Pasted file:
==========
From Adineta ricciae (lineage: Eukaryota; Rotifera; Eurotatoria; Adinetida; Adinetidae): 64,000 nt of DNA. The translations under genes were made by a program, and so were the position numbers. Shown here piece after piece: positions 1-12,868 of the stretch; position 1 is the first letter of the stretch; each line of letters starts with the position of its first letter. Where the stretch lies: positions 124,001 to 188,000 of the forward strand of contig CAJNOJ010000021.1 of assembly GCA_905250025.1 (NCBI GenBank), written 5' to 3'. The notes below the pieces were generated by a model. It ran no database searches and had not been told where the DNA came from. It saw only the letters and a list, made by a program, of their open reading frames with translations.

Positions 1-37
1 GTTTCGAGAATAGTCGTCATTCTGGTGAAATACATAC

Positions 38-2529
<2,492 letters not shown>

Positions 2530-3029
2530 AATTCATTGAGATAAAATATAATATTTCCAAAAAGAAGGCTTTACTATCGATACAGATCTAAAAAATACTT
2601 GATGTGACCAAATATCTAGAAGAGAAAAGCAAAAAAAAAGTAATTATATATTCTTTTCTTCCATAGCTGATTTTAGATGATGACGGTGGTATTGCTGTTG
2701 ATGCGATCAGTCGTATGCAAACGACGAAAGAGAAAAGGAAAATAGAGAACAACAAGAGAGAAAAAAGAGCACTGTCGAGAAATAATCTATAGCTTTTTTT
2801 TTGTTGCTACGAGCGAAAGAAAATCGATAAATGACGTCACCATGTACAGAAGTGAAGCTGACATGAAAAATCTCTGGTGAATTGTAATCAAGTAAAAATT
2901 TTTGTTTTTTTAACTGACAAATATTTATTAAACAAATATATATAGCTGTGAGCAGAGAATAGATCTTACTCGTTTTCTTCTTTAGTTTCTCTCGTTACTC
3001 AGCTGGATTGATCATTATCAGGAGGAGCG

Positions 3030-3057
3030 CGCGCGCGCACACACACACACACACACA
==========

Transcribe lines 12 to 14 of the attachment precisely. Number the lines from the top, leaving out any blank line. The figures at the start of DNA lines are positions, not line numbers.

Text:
3001 AGCTGGATTGATCATTATCAGGAGGAGCG

Positions 3030-3057
3030 CGCGCGCGCACACACACACACACACACA